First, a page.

• Table 2 Turnover Ratio 2008-2010
  • Table 3 Total Employee Replacement cost from 2008 -2010

Introduction

Research Background

The global airline industry has net value of $467 billion which is expected to reach nearly $609 billion by 2013. The growth in the airline industry was nearly 30.4% in 2008 and growth in the global airline market was 1.8% by volume. It is expected to increase by 23.6% of the volume till 2013. There are tremendous changes observed in various factors of airline industry. Due to privatisation and entry of private players, the competition of the airline sector across various destinations of the world has increased. The airline companies have increased the range of services by offering economic to business class travelling, improving frequency of flights, targeting more geographical coverage and enhancing operational efficiencies of the airlines.

This is a known fact that airline industry is one of the most expensive and technology-intensive industries. The business environment of airline sector is very complex. The airlines are not just concerned about covering the destination in shortest possible time of all the available transportation facilities but they are also concerned about providing safety. This requires aircrafts to be in excellent operational condition. Therefore, aircraft maintenance activities are one of the most important activities for the airlines and companies are investing heavily on the maintenance related activities.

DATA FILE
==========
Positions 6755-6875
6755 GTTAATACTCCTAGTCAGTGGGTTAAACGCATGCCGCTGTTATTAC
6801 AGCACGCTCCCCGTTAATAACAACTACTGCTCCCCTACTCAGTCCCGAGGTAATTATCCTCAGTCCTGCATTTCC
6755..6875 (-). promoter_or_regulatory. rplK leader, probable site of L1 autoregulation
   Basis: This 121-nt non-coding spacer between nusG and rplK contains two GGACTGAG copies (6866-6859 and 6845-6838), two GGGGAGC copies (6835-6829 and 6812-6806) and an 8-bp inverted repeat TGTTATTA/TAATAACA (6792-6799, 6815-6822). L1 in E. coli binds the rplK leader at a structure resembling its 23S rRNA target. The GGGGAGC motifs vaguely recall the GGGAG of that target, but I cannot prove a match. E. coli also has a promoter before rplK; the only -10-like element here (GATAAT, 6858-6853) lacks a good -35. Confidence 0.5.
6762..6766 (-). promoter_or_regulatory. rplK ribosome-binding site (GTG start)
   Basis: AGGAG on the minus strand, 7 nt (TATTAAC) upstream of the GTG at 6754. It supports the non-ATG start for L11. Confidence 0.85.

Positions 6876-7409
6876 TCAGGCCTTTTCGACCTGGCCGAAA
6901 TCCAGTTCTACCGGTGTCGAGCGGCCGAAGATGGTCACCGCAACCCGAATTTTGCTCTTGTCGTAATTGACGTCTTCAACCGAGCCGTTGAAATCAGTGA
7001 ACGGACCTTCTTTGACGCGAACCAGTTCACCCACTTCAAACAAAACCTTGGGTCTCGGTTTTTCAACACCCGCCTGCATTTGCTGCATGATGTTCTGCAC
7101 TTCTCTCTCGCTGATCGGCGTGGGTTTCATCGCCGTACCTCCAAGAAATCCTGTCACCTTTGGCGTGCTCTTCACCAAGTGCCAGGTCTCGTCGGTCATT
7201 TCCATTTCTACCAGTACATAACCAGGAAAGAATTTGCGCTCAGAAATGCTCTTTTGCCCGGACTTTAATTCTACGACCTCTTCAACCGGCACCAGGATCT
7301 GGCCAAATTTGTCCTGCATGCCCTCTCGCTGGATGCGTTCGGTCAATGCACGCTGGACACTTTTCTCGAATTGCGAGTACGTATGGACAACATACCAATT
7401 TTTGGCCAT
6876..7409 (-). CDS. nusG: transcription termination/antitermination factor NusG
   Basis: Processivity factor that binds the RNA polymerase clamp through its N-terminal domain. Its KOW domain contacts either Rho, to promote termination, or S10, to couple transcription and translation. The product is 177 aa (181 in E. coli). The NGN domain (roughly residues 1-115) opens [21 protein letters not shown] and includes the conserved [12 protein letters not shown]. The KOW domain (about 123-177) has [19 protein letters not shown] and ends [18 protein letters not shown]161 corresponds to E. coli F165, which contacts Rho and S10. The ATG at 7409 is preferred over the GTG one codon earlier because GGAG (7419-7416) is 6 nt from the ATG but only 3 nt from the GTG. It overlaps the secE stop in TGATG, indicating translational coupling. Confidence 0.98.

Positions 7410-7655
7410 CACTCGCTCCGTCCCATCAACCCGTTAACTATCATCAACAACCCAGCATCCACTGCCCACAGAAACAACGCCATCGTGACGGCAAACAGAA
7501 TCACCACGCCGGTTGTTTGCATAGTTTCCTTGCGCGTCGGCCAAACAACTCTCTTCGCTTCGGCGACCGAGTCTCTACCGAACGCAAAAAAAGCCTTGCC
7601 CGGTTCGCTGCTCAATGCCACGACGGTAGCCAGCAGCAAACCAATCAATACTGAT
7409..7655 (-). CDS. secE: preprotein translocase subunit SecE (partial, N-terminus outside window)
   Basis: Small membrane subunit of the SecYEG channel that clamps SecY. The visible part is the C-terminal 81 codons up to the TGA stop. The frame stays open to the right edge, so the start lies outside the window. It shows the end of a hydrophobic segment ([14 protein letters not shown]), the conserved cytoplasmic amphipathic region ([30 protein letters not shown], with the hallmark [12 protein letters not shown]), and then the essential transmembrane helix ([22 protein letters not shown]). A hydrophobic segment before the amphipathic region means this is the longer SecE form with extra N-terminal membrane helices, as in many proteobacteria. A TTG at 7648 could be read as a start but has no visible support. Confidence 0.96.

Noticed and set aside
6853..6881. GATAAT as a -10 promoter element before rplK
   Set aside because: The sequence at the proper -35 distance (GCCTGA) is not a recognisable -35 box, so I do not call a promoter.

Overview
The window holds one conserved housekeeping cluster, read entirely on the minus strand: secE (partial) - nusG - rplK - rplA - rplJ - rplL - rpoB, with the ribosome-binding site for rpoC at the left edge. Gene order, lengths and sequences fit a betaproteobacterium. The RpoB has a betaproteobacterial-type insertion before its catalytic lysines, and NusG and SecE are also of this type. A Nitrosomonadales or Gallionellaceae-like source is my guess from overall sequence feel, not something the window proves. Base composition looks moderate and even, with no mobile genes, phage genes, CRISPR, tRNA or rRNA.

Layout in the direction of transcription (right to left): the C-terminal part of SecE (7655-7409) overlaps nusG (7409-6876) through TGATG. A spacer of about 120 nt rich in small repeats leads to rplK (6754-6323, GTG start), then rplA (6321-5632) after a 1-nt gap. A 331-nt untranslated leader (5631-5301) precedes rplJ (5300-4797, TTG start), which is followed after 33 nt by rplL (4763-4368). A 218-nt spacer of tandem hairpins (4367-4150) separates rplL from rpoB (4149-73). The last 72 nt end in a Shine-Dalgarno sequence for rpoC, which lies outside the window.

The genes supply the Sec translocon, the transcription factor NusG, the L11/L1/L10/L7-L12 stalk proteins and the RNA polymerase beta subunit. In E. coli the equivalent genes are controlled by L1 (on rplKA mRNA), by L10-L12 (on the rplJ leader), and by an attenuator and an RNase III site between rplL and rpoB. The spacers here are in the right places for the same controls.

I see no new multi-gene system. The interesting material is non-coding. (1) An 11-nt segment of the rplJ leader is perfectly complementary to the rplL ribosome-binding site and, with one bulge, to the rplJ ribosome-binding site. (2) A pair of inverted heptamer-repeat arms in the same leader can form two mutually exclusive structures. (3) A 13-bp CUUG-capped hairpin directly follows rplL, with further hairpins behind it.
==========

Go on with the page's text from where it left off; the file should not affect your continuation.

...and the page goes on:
Each generation of airplanes requires many years from concept to deployment—for military aircraft, it may take two to three decades. It is common for suppliers to aircraft manufacturers and airlines to earn significantly better profit margins. The customer for airline service is, in general, most concerned about the price of flights, with secondary concerns of convenience and com fort. Consequently, manufacturers focus on affordability, efficiency, and reliability” (Basole and Rouse, 2008: 61)